So many memories to look back on and so many more memories to looking forward to making in the future.
One of my children is about to have a birthday and I can’t help but think of how different the celebration would normally be. We would have friends or family over. Or both. And there would be cake for everyone to enjoy. Not to mention we’d all sing ‘Happy Birthday’ really badly while the birthday person blew out their candles and cut the cake. There will still be cake and those of us who live he will of course sing ‘Happy Birthday’ terribly, but there won’t be anyone visiting. There will be phone calls and messages and birthday greetings, but those people who would normally visit in person won’t be able to do that. So it will be a day of mixed emotions. The joy of celebrating the day my child arrived in this world mixed in with the sorrow that some family members won’t be here to help celebrate the occasion.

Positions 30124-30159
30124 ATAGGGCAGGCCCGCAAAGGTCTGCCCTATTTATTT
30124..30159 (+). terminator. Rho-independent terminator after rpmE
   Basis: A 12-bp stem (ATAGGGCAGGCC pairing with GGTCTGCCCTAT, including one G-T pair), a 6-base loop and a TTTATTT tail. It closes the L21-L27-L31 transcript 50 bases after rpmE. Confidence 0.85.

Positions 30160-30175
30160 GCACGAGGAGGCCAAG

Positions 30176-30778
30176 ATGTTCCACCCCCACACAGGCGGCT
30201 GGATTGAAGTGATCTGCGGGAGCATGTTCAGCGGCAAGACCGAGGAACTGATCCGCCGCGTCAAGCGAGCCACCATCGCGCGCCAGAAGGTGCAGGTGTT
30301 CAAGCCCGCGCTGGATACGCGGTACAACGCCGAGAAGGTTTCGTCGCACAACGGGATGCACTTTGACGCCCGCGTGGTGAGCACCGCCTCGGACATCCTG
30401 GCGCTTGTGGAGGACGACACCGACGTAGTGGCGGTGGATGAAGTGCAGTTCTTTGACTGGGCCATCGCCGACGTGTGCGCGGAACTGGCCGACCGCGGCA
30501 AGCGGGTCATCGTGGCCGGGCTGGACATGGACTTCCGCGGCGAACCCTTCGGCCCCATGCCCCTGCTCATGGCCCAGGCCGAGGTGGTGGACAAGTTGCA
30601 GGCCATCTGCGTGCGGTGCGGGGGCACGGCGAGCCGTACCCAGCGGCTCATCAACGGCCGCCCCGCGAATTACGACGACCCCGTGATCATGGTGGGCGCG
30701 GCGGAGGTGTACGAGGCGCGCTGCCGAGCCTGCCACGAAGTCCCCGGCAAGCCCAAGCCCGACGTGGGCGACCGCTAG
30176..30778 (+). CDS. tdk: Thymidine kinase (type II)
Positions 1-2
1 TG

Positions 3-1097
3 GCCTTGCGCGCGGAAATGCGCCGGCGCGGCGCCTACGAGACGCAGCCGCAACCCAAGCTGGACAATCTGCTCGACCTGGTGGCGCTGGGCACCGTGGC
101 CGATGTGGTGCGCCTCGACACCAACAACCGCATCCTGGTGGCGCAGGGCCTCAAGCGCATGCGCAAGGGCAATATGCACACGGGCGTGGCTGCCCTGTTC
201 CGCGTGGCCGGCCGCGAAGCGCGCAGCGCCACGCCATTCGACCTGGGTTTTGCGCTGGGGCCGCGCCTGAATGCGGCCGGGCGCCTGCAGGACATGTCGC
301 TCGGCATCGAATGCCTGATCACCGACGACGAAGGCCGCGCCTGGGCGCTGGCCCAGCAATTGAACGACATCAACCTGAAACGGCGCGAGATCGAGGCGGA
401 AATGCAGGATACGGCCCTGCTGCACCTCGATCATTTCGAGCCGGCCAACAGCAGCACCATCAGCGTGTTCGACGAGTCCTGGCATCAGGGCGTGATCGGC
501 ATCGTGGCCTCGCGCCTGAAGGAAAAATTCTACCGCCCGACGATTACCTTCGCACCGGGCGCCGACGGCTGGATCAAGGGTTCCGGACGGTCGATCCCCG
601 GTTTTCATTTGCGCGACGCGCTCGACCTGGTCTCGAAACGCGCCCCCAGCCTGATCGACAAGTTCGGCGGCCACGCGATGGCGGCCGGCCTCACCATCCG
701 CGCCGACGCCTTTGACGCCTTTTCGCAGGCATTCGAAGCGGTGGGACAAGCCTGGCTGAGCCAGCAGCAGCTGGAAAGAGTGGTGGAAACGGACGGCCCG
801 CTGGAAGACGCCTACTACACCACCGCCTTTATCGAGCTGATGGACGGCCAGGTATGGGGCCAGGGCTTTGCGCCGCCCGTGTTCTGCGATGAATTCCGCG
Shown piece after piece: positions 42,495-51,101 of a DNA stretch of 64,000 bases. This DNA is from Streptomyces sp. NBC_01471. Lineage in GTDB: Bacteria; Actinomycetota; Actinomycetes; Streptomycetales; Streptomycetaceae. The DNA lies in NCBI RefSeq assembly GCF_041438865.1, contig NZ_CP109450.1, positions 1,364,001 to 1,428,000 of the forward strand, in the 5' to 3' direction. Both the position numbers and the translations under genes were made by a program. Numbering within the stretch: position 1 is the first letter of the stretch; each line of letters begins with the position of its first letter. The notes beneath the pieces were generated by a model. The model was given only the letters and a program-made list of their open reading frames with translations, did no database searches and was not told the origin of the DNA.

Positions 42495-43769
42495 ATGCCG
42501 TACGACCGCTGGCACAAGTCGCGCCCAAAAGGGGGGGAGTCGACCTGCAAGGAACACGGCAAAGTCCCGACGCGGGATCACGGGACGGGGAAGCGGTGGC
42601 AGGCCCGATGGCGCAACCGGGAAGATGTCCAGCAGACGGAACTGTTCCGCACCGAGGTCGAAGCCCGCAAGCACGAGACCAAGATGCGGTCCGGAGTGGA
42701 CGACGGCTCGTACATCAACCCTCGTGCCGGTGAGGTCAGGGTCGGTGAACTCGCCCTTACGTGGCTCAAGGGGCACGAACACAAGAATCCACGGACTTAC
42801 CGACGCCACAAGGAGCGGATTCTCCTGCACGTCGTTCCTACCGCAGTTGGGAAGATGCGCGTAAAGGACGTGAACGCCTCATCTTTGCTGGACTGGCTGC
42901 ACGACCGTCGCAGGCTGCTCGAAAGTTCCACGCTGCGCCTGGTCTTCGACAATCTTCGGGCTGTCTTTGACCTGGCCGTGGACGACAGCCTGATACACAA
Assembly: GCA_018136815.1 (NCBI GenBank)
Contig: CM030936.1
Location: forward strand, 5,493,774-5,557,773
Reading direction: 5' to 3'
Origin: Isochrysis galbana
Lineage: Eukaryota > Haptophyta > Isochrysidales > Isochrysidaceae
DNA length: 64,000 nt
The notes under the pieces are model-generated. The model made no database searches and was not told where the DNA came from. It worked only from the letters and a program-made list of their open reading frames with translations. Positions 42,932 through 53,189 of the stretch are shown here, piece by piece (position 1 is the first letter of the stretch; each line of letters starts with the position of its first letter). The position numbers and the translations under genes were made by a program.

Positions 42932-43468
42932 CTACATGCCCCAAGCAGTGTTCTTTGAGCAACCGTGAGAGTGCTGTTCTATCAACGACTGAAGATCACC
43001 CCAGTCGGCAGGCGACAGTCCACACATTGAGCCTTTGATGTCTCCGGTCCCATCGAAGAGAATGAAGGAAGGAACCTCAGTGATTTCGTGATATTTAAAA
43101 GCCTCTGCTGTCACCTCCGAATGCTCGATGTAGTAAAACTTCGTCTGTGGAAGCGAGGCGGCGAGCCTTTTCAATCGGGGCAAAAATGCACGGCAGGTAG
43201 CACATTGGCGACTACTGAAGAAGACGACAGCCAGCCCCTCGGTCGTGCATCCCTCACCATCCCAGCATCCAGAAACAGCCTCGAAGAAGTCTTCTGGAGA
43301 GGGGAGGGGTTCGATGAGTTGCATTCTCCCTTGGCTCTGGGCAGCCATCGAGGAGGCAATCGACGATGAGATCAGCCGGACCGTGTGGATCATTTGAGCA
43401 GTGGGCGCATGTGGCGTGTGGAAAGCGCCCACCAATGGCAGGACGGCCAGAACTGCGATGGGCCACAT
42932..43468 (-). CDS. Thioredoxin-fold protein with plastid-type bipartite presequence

It makes me think back over other birthdays and other events where my family has come together to celebrate something. It can be nice to share milestones and special events with those you care about. But as sad as it makes me that there won’t be extra family members here on the day, I’m also grateful that there have been previous celebrations where family members have come together and there will be more of them in the future. And no matter what else is going on, and how terrible some things might be, we aren’t about to let them overshadow what joys there are in life and we’ll make the most of those joys when they do occur.